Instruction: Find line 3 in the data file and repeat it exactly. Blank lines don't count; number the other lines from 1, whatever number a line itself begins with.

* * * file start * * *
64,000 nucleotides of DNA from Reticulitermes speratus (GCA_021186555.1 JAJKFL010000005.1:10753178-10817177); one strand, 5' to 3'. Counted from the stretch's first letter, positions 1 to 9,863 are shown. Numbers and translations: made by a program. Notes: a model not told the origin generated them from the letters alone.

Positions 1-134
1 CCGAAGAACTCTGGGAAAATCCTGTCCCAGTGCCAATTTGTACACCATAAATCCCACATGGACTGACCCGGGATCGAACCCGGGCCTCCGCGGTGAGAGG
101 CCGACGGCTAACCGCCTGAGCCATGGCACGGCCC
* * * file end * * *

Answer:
1 CCGAAGAACTCTGGGAAAATCCTGTCCCAGTGCCAATTTGTACACCATAAATCCCACATGGACTGACCCGGGATCGAACCCGGGCCTCCGCGGTGAGAGG